In capitalist U.S. 2001, there are three ways to make change: (1) Money + Politics (which is very expensive--see the Christian Coalition circa late-'80s/early-'90s); (2) Voting (rather suspect, given the events of Florida 2000); and (3) Making Our Voices Heard (MOVH). The best hope for the Left (and by Left I don't mean Clinton Democrats) is MOVH--changing the minds of people across the country, letting Joe Blow in Omaha know what's going on, just what our country is up to at home and overseas. And the best way to convince Mr. Blow is not to scare the shit out of him and/or force him to write you off as a commie pinko loon, but rather to detail your opinion in a clear, concise manner, to explain what you believe the U.S. is doing wrong, and, perhaps most importantly, to offer alternatives and propose solutions. To MOVH, the Left has to stop acting like assholes in public and get a little media savvy.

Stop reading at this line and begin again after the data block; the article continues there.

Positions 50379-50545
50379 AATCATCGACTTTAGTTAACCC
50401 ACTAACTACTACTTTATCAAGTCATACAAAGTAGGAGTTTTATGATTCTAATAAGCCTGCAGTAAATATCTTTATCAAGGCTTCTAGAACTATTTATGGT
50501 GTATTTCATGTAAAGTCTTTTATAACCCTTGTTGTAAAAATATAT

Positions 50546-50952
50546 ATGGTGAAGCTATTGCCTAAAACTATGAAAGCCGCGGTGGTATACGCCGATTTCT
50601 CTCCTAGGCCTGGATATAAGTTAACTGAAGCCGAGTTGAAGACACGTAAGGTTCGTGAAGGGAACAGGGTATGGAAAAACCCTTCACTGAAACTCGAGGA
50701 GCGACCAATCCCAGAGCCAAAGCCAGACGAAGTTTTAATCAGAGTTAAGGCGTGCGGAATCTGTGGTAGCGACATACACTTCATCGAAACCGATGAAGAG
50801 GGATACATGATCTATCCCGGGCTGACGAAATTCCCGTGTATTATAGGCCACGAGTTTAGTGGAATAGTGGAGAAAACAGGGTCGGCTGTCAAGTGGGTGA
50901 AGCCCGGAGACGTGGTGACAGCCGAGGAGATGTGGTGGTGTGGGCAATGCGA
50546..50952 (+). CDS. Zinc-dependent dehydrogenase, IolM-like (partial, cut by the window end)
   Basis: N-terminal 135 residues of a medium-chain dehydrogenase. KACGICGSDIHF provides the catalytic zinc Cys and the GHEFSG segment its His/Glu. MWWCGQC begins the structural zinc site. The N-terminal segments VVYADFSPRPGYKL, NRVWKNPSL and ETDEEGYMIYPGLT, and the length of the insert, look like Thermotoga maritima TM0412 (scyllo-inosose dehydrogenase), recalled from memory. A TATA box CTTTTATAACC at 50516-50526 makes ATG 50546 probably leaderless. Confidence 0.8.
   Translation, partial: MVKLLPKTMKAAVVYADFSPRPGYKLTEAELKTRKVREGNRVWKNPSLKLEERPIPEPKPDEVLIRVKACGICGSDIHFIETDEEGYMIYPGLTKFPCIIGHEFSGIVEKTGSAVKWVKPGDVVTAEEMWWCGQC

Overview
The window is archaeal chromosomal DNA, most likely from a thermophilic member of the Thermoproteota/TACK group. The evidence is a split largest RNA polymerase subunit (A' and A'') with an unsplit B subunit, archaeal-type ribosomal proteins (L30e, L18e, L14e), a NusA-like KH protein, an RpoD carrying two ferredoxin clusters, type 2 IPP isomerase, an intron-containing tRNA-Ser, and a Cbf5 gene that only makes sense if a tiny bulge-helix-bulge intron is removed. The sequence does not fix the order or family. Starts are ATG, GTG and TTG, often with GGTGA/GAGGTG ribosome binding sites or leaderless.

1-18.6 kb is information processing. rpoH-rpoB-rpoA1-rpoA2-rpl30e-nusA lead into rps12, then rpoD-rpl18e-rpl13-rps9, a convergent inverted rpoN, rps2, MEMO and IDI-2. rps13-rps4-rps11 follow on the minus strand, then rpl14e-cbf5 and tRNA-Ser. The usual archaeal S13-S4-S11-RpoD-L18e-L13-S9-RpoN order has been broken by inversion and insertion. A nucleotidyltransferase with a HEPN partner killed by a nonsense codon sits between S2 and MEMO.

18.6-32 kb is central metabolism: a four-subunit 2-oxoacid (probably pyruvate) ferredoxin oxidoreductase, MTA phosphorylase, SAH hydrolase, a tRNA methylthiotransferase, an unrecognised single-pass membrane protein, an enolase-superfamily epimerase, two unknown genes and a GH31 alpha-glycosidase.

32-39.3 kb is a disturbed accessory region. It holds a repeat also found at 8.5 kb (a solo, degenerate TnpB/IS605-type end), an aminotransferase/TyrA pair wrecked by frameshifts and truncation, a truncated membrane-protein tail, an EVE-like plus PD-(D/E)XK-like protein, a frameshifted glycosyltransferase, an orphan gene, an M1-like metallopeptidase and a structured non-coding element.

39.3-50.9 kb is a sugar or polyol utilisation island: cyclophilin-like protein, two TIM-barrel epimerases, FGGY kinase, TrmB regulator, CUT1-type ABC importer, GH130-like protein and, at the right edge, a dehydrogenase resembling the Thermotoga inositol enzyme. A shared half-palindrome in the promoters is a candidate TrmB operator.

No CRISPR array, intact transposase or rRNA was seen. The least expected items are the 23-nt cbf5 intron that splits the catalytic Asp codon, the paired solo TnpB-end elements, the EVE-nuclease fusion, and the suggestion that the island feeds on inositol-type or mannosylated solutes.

September 11 put liberals in a strange position. On the one hand, U.S. foreign policy had something to do with the terrorist attacks. But on the other hand, our country and our fellow citizens were viciously attacked. We were attacked by religious fanatics working for a religious fanatic harbored by other religious fanatics who oppress women, blow up statues, and execute homosexuals. So what's a liberal to do? Trotting out the exact same chants, posters, and public speakers last seen at Gulf War protests certainly isn't the best idea. Operation Enduring Freedom (ugh) is not Operation Desert Storm (eesh)--it's something completely different, more WWII than Vietnam. Yet when George W. Bush called for war in the days after the September 11 attacks, and Congress agreed, and 90 percent of the American people agreed, the Left responded with... what? A series of Vietnam-protest-era marches larded with Gulf-War-era rhetoric and WTO-vintage puppets. The only thing missing from the demonstration I watched were the sea turtles. Is it any wonder that no one is paying attention?